STAR Black Carbon 2016 Webinar Series
Date and Time
5:00 pm - 6:00 pm EST
Black carbon is the sooty material emitted from combustion processes, and it can affect human health and the climate. Its role in the atmosphere is broad and complex. In 2010, EPA awarded ten grants through the Science to Achieve Results (STAR) program to universities and organizations to address Black Carbon’s Role in Global to Local Scale Climate and Air Quality. Grantees focused on various black carbon research issues, such as better accounting for emissions and uncertainty, tracking how black carbon “ages” or reacts in the atmosphere, and better representing its ability to impact cloud droplet formation. Highlights from the research findings were summarized in this four-part webinar series.
Monday, Oct. 31
Topic: Changing Chemistry over Time
In simple models, particles have often been represented as individual species floating around with no interactions, but real particles in the atmosphere have been observed to mix with other gas and particulate species. Through processes like physical layering or chemical reaction, one species can be partially or fully covered by one or more other species. These presentations covered how black carbon can mix with other gas and particulate species in the atmosphere and change over time.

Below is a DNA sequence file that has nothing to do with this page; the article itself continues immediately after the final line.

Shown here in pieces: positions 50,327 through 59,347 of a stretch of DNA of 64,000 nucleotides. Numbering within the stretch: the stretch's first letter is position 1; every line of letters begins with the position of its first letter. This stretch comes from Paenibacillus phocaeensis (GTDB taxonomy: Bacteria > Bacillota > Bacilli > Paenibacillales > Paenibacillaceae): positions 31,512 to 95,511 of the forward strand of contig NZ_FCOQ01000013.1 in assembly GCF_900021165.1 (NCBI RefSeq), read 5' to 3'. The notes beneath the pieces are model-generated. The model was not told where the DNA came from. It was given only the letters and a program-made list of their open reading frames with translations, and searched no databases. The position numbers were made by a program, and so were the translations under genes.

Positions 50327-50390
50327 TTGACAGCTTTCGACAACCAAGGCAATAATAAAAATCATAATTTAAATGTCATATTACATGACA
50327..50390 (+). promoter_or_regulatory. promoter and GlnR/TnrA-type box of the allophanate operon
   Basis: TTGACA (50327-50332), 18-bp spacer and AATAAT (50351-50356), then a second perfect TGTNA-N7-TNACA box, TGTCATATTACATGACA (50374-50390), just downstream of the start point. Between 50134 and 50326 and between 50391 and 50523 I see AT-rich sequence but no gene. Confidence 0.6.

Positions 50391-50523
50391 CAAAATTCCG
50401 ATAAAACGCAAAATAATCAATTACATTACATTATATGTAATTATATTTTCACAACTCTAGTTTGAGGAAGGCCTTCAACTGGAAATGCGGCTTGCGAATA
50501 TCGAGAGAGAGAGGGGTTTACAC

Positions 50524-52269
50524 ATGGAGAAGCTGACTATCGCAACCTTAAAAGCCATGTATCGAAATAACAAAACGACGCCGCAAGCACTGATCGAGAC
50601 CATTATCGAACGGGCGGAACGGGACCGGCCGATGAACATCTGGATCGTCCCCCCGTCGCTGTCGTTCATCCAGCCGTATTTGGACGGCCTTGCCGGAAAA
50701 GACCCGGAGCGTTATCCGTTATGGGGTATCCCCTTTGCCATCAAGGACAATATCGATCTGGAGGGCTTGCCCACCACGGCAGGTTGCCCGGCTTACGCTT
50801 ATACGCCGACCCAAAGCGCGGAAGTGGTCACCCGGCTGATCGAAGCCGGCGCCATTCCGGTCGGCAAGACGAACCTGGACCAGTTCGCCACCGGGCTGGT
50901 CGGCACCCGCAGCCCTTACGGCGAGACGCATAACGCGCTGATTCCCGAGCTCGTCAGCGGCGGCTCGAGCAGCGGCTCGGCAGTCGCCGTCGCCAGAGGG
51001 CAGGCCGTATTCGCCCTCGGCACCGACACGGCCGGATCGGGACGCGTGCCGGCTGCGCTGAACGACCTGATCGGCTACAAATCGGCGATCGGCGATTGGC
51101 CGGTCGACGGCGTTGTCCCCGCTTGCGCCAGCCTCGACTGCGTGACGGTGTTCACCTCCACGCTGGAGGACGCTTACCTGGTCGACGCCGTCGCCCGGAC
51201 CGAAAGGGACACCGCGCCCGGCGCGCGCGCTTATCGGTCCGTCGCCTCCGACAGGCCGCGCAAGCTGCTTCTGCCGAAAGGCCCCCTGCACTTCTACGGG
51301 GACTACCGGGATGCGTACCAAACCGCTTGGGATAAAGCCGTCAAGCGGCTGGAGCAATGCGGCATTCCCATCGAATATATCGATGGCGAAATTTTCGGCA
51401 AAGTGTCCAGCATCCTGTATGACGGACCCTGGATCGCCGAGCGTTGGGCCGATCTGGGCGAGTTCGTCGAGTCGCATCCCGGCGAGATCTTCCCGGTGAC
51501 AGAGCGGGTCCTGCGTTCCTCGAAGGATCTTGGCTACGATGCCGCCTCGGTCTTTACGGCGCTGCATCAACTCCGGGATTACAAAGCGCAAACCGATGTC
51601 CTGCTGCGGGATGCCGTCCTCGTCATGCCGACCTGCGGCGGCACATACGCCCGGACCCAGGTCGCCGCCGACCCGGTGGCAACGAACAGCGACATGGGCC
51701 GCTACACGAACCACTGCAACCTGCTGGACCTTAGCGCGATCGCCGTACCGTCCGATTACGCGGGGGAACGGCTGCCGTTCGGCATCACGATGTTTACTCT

Nicole Riemer, University of Illinois at Urbana-Champaign
Particle-Resolved Simulations for Quantifying Black Carbon Climate Impact and Model Uncertainty
Spyros Pandis, Carnegie Mellon University Center for Atmospheric Particulate Studies
Black Carbon, Air Quality and Climate: From the Local to the Global Scale
Particle-Resolved Simulations for Quantifying Black Carbon Climate Impact and Model Uncertainty (PDF)(43 pp, 2 MB, 11/14/2016)
Black Carbon, Air Quality and Climate (PDF)(44 pp, 3 MB, 11/2/2016)
Monday, Nov. 7
Topic: Accounting for Impact, Emissions, and Uncertainty
Black carbon absorbs light as heat, which can affect the climate. When black carbon is aloft, it can warm the air and instigate changes in rain and cloud patterns; black carbon on snow can speed up melting. These presentations highlighted new research on black carbon behavior, how fuel type and cookstove use changes emissions in developing areas, and how black carbon deposition on snow affects climate.
Tami Bond, University of Illinois at Urbana-Champaign
Linking Regional Aerosol Emission Changes with Multiple Impact Measures through Direct and Cloud-Related Forcing Estimates
Rufus Edwards, University of California – Irvine
Characterization Of Emissions From Small, Variable Solid Fuel Combustion Sources For Determining Global Emissions And Climate Impact
Sarah Doherty, University of Washington
BC and Other Light-Absorbing Impurities in North American Great Plains Snow: Sources, Impacts, and a Comparison with North China Snow
Linking Regional Aerosol Emission Changes with Multiple Impact Measures through Direct and Cloud-Related Forcing Estimates (PDF) (36 pp, 7 MB, 11/15/2016)